Soon after the Fair Wind and the Sea Fever reached the fishing ground at Georges Bank, they were hit with hurricane-force winds and massive 90-foot waves that battered the boats for hours. The direction of the wind made it impossible to turn back. The Fair Wind soon capsized, drowning all but one of the crewmembers. The Sea Fever was nearly torn apart.
Here is the hour-by-hour account of the struggles faced by the eight crewmembers of the Fair Wind and the Sea Fever, including the incredible ordeal of Ernie Hazard, who endured three days in a lifeboat in open water. The book also details the dramatic rescue attempts made by the Coast Guard, on a day in which it received more mayday calls than any other in New England history.
©2007 Michael Tougias; (P)2007 Blackstone Audio Inc.
"[A] dramatic, pared-down account....Tougias smartly leavens his spare narrative with similar worst-case scenarios that resulted when other seamen miscalculated the sea's wrathful power." (Publishers Weekly)
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This is the true story of two small fishing boats, the Fair Wind and the Sea Fever The fishing boats had finally reached their destination, at Georges Bank just southeast of Cape Cod. The month was November and there would be no more fishing until next year.
The weather forecast at 11pm the night before was good. However, soon after the fishermen arrived they were hit with a hurricane. The waves were absolutely unbelievable, reaching as high as 90 feet. The wind was blowing extremely hard and in the wrong direction. Therefore, the fishing boats were unable to turn and head for home.
The Fair Wind did not survive the storm, it capsized. There was only one survivor, the captain of Fair Wind, Ernie Hazard. He was determined not to fall into the ravaging waters and die. Ernie saw a miracle, there was a lifeboat tethered to the Fair Wind but it was different from all other lifeboats. He was able to reach it and was amazed because it resembled a tent. Ernie spent three days in that lifeboat before he was rescued. The weather was cold and Ernie was wearing jeans, a tee shirt and shoes.
The Sea Fever made it through the hurricane but did lose one of their men. They were able to alert rescuers where the Fair Wind was. Everyone was exhausted but knowing that there was a boat that had capsized but may have men that survived they could not consciously leave anyone who may be alive. The plane lifted off and began the search for Ernie.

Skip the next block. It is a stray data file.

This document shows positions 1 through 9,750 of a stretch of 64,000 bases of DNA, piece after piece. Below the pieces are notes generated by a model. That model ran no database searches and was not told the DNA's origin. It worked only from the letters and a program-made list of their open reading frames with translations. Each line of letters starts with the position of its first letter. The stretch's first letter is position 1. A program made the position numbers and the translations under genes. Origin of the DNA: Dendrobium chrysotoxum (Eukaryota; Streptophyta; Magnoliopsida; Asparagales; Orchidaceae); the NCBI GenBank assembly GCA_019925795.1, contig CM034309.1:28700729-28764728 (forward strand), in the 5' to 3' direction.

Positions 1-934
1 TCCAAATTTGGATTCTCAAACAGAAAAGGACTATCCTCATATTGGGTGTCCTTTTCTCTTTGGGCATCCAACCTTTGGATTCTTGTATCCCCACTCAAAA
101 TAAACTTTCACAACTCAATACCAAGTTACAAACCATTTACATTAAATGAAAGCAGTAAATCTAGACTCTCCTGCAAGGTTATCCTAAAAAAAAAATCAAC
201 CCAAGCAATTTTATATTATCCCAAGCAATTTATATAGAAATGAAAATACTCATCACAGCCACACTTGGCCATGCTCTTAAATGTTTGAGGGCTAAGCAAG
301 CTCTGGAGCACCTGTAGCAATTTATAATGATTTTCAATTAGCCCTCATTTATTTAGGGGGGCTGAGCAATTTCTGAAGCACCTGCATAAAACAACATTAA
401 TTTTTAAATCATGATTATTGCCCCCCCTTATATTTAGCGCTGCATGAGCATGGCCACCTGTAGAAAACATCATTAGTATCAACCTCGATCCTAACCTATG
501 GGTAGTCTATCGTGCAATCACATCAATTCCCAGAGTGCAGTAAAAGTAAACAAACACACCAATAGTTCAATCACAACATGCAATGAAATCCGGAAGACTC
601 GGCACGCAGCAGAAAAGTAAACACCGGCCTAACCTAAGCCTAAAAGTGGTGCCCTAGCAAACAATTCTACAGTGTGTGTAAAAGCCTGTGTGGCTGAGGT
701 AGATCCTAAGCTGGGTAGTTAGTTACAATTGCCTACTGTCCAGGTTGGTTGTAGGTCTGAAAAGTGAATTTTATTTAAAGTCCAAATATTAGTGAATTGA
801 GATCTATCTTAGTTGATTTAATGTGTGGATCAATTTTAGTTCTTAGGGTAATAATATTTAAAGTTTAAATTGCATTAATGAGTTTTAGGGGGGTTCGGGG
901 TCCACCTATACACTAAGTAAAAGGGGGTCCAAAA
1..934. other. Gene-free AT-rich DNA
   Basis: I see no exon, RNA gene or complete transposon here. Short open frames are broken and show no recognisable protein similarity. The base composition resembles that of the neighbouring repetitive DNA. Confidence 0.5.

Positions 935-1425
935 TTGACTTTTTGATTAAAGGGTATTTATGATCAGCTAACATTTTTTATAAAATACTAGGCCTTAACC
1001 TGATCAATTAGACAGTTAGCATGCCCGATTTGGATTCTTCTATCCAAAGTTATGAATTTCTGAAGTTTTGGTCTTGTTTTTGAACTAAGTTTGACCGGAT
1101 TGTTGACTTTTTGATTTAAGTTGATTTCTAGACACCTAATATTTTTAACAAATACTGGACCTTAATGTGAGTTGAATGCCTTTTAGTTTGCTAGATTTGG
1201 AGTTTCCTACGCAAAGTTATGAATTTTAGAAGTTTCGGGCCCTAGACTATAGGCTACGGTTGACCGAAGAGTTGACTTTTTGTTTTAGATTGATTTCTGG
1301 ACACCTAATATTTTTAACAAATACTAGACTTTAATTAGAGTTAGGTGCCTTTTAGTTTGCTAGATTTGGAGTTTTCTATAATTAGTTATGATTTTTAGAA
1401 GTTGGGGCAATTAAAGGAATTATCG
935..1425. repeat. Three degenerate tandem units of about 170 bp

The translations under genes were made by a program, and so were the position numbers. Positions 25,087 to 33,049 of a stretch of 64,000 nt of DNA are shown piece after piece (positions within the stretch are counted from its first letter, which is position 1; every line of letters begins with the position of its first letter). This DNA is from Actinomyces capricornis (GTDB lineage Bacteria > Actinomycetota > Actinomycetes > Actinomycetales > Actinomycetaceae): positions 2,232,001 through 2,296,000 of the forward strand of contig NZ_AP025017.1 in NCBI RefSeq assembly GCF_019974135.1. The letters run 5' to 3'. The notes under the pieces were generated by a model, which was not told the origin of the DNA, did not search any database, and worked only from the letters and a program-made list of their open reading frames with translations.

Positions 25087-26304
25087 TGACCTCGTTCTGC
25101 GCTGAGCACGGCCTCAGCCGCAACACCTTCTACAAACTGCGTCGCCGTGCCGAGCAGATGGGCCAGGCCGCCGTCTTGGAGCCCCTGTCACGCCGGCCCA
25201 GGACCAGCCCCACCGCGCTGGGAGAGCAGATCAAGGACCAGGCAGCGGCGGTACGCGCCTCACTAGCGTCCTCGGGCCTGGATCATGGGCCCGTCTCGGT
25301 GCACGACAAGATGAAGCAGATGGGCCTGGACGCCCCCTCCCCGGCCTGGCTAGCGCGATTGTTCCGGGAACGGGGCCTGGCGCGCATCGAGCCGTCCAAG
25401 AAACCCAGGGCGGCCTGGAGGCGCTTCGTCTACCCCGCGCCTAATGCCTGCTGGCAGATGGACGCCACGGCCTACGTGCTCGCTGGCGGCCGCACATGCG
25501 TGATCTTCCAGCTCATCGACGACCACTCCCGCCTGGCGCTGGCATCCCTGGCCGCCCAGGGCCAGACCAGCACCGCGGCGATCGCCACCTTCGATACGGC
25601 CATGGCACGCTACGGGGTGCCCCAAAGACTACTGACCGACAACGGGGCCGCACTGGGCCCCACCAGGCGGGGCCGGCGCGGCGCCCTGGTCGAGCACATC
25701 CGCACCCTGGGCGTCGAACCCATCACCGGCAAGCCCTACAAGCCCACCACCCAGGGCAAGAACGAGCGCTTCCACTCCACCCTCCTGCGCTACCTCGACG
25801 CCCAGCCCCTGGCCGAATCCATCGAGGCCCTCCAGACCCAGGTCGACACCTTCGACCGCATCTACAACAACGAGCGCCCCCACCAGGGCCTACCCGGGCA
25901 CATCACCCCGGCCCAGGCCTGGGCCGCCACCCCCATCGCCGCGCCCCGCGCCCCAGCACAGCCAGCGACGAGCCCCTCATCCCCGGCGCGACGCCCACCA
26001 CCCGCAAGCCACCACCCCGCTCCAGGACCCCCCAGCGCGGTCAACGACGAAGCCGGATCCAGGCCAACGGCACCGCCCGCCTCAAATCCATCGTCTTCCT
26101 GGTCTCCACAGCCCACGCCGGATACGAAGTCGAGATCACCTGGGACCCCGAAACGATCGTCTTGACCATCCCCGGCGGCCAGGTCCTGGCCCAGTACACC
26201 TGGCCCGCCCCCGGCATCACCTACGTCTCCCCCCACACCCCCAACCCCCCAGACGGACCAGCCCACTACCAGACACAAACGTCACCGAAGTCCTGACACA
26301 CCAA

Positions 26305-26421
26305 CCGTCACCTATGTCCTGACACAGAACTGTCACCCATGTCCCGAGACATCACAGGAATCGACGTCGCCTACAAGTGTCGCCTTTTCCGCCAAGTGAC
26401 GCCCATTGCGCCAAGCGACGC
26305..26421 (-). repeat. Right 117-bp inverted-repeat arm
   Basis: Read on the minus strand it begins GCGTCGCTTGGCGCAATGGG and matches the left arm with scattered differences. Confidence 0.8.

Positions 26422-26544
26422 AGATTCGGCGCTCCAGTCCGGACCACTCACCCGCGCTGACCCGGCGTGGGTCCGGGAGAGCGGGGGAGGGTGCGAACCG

The book gives the listener an accurate account of what happened at George Bank, on that fateful day. The action and suspense was written in such a way that you were looking up and trying to envision a 90 ft. wave. I was so engrossed while listening, that I finished listening to the book in one day.
I think that the book was the special for the day. I wasn't convinced by reading the summary but I did put it in the cart. I came back later and purchased the book and I am certainly glad that I did. Purchase the book and listen how dangerous it is when you are in the midst of a hurricane and on a small fishing boat out on the sea. What an adventure. The narrator, was great and told the story so well that I was amazed. The Fatal Forecast is worth purchasing.
The narrator is excellent.
The author brought the reality of these characters into focus for the reader. I liked them all and found myself holding my breath as parts of the story unfolded.
He gave a clear and measured reading of a very tense, emotional story.
Oh yes, it was. If only I was living the kind of life that allowed such a luxury. But alas, work calls on a daily basis, and I must answer.
This true story portrays great heroism and angst as in The Perfect Storm, except that in Fatal Forecast, most of those involved survive. This particular tragedy was due not to the storm so much as to the administrators of the weather service, who neglected to properly maintain storm warning equipment. Fishermen count on regular and presumably accurate forecasts in planning their fishing ventures. On this occasion, the forecast was delayed and erroneous, and directly responsible for the deaths that resulted.
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